Week 5: 5/15 - 5/22 All hell breaks loose. Our longest sleep session in the SNOO this week is an hour and a half. We have mostly solved the transfer problem (by pre-heating the SNOO mattress and rocking her deeply to sleep before putting her in) but now she's waking up 30 - 45 minutes after we put her down, almost like clockwork, and the SNOO can't soothe her back to sleep. She is AWAKE. I am totally desperate, and end up letting her sleep in our bed for a few nights, which I really, really, didn't want to do (note - let's not have a co-sleeping debate here. I am 100% supportive of safe co-sleeping, but we just aren't set up for it, mostly because I'm not willing to kick Circe out of our bed - she is 13 and going through enough transition already). Adrian is a champion sleeper on my chest at night (and in her wrap during the day), going for up to six hours, but I'm barely getting any sleep because I'm so worried about her. We get a Dock-a-tot from a friend and test that out for a night and it works okay because at least we don't have to get out of bed as much to check on her, but I still want her in her bassinet if at all humanly possible.
Week 6: 5/22 - 5/29 I email SNOO in desperation, asking for advice and they immediately set up a phone call with one of their sleep consultants (if you get a SNOO, don't wait to ask for help!). The consultant calls as scheduled and I'm shocked and a little star struck when it's Dr. Harvey Karp himself (not sure if this is normal or if everyone else was busy). He is incredibly nice and asks a lot of questions about Adrian's sleep patterns, age, etc. and offers his recommendations, some of which might have sounded weird if we weren't already half delusional from lack of sleep. Per his advice we:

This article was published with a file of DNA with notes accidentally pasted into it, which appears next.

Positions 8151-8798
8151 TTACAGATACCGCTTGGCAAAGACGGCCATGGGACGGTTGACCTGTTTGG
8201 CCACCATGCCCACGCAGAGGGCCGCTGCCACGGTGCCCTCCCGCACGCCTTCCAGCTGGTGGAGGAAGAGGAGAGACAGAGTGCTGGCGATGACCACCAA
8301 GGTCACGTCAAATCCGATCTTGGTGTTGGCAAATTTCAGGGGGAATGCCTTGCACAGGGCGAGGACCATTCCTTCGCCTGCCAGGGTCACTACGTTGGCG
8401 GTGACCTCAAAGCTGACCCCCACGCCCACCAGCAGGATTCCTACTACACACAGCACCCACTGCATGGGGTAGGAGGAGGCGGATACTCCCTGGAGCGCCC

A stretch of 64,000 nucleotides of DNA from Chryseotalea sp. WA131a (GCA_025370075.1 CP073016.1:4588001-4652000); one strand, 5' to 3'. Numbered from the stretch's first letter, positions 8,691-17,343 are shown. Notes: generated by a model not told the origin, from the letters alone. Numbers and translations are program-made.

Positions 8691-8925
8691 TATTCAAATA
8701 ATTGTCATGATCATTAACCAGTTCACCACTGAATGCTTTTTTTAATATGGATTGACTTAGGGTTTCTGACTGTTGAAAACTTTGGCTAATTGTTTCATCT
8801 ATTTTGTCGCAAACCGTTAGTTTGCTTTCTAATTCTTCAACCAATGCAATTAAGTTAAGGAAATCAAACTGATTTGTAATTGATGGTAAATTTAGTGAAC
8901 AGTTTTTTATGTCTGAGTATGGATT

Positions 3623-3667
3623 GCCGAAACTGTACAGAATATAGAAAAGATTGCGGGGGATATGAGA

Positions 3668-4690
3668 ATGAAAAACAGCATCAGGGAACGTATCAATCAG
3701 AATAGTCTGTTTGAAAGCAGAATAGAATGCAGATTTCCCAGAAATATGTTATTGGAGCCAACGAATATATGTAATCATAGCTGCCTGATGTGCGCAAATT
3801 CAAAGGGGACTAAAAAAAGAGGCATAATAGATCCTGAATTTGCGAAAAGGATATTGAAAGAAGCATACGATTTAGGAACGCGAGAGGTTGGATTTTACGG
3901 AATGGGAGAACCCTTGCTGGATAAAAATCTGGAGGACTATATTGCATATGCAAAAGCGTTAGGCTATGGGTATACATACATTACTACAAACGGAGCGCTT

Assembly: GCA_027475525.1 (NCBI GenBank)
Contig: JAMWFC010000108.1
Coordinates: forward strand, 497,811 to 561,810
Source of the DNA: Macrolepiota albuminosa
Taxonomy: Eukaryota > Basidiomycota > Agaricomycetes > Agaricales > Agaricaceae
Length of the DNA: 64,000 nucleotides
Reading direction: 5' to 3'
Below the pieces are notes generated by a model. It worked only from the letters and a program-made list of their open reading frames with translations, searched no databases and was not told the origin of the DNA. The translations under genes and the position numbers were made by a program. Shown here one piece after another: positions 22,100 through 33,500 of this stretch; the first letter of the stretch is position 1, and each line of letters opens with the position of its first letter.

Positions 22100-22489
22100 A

1. Elevate the head of the SNOO a little bit. They sell risers for this but in a pinch you can do it by placing tuna cans under the legs, which is hilarious.
2. Raise the baseline setting for the SNOO, so that it rocks a little more throughout the night (done through the app).
3. Increase the white noise, possibly by using a hair dryer. We haven't gone this far and just increased the volume on our noise machine.
4. Elevate her legs by placing a folded receiving blanket under them, inside the SNOO sack. We folded up a blanket into a square, placed it so that it was pressed against her butt and her legs would rest on it.
5. Place a one pound bag of rice on her chest, to mimic the pressure she feels when she sleeps on us. I weighed out a pound of rice into a sandwich size ziploc, wrapped it in cloth and we zipped it inside her SNOO sack. Between the rice and the blankets under her legs, we had to size up to the medium sack and the entire set up looks totally crazy.